1900s: Sports and Games
1900s: Sports and Games
Just like today, Americans were sports crazy in the first decade of the century. The sports of baseball, basketball, football, and boxing all expanded in popularity. The Olympics became an international spectacle of sports. Not content to remain spectators, Americans participated in bowling, golf, and lawn tennis.
Baseball had grown in popularity throughout the nineteenth century and was dominated at the beginning of the decade by the eight-team National League. The American League was formed in 1900 to challenge the National League. By 1903, the two leagues began to cooperate and play games against each other. Attendance at professional baseball games boomed in the decade, growing from 3.6 million in 1901 to 7.2 million in 1910. Fans across America became obsessed with the World Series, which pitted the American League and National League champions against each other. Until 1947, professional baseball was segregated, which meant that black players could not play in the major leagues. Undaunted, African Americans formed their own baseball leagues. Several of the players established reputations that rivaled those of white baseball greats like Ty Cobb (1886–1961).
College football was the second most popular sport in the nation and the dominant sport in colleges throughout the nation. The University of Michigan was the dominant team of the decade, rolling up a 55–1–1 record between 1901 and 1905. Michigan defeated Stanford in the first Rose Bowl game in 1902, setting the stage for major bowl contests between the top football teams. College football was controversial, however; its extreme violence sometimes led to the death of players, and some teams kept players on the roster (list of participants) even when they were not students. College football was reformed in 1906, setting the stage for the modern rules that still govern football today.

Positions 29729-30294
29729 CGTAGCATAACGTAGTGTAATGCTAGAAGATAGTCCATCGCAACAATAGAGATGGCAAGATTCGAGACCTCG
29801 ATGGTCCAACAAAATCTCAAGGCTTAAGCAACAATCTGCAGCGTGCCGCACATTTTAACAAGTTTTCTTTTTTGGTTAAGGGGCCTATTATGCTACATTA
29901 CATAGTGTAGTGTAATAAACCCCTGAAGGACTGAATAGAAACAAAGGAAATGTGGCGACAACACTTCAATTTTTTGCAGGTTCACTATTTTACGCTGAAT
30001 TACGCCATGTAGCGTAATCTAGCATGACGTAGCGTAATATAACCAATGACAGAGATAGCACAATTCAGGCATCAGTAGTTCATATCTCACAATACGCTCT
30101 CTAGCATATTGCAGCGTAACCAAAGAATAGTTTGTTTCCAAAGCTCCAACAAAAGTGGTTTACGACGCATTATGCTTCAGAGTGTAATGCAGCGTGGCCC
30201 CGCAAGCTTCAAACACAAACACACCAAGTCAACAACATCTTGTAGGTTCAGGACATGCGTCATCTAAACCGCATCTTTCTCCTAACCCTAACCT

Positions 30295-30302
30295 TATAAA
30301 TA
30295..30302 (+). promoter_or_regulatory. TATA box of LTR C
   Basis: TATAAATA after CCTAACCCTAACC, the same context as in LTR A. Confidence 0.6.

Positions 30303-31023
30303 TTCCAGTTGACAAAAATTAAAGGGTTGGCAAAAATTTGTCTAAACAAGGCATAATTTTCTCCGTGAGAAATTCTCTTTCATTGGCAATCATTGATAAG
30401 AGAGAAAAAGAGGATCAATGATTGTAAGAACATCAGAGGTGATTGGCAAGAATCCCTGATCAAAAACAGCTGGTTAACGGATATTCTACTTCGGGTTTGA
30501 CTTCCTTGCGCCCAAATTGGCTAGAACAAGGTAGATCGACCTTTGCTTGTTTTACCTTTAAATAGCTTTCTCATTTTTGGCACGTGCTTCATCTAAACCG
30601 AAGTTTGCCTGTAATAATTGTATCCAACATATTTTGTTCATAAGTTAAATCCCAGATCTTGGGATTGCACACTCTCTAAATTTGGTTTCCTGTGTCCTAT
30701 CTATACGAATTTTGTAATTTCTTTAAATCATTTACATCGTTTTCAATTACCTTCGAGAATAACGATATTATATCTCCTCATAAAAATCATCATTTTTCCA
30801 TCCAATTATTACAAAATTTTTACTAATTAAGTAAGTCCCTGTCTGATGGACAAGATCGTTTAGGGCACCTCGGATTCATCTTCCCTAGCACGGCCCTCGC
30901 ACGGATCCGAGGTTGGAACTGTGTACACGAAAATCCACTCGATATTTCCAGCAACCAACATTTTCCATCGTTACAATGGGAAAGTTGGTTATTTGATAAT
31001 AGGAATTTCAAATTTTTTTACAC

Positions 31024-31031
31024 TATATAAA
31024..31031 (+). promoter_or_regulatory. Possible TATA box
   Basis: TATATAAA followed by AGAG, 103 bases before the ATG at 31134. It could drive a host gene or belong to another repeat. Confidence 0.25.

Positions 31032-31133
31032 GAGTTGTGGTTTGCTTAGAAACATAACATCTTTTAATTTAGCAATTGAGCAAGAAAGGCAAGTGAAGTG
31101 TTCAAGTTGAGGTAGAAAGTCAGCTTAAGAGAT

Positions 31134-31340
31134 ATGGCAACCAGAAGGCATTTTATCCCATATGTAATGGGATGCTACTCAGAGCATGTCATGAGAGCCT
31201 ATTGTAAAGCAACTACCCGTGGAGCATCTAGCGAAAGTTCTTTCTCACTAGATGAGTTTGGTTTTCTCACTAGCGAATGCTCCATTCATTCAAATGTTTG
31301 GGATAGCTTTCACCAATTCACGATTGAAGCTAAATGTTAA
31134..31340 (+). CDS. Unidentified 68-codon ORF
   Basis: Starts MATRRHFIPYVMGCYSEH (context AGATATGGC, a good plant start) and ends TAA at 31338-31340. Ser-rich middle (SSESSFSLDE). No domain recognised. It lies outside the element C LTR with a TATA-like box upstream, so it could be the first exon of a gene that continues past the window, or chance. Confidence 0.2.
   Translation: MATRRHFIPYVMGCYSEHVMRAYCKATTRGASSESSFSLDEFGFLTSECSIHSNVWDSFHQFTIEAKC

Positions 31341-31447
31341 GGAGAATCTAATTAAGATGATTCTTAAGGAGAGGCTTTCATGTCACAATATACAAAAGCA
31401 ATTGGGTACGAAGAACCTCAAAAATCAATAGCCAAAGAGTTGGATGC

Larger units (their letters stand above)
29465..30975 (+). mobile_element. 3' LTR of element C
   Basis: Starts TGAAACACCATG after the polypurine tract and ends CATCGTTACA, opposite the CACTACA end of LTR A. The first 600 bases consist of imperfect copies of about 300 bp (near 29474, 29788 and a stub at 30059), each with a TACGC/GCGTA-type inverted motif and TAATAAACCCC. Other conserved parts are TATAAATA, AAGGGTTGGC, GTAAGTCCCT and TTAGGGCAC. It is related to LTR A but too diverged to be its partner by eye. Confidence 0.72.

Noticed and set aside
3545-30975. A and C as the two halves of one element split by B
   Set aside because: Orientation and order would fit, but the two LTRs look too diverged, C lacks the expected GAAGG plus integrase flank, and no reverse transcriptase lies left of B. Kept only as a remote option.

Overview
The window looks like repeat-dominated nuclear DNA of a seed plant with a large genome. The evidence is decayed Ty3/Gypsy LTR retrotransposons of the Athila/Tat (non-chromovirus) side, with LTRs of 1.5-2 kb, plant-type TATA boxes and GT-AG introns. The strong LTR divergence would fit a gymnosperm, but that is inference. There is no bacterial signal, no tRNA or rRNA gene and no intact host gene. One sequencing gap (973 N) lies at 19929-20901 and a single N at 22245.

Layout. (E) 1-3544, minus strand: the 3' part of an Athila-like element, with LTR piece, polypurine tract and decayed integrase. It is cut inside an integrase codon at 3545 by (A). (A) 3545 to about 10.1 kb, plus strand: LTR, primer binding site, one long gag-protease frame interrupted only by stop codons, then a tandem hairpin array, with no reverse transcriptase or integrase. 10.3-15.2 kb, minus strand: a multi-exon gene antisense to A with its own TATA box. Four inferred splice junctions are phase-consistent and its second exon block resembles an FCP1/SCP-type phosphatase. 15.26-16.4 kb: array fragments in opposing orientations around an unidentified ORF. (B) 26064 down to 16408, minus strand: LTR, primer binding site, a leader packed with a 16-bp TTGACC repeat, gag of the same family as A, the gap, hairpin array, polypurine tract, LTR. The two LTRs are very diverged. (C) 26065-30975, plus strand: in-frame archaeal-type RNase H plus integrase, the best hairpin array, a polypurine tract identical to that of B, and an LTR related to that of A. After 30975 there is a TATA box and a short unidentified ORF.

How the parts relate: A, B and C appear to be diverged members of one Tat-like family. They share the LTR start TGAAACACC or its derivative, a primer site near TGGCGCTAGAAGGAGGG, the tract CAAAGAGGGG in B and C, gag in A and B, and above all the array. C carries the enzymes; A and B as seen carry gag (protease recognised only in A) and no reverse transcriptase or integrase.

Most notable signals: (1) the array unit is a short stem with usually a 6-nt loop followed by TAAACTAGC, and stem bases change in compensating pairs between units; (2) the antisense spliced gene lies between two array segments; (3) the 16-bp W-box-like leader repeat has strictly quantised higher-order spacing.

The most controversial sport of the decade was boxing. Often conducted without gloves, boxing matches could be bloody affairs. Boxing was outlawed in many states and reformed in most others. But the so-called sport of gentlemen had its fans, and professional boxing matches, especially in the heavyweight class, drew a great deal of attention. No boxer drew more attention than Jack Johnson (1878–1946), who became the first African American to hold the heavyweight title when he defeated Tommy Burns (1881–1955) in 1908. Racist white fight fans were outraged, and they searched for a "Great White Hope" to defeat Johnson. But Johnson did not lose his title until 1915.
Invented in 1891, basketball was in its infancy in the first decade of the century. It was played first in YMCA clubs and Amateur Athletic Union (AAU) leagues and was soon taken up by colleges. By 1908, the University of Chicago played the University of Pennsylvania in the first collegiate national championship game. Professional basketball also existed, but it would be years before pro basketball drew much attention.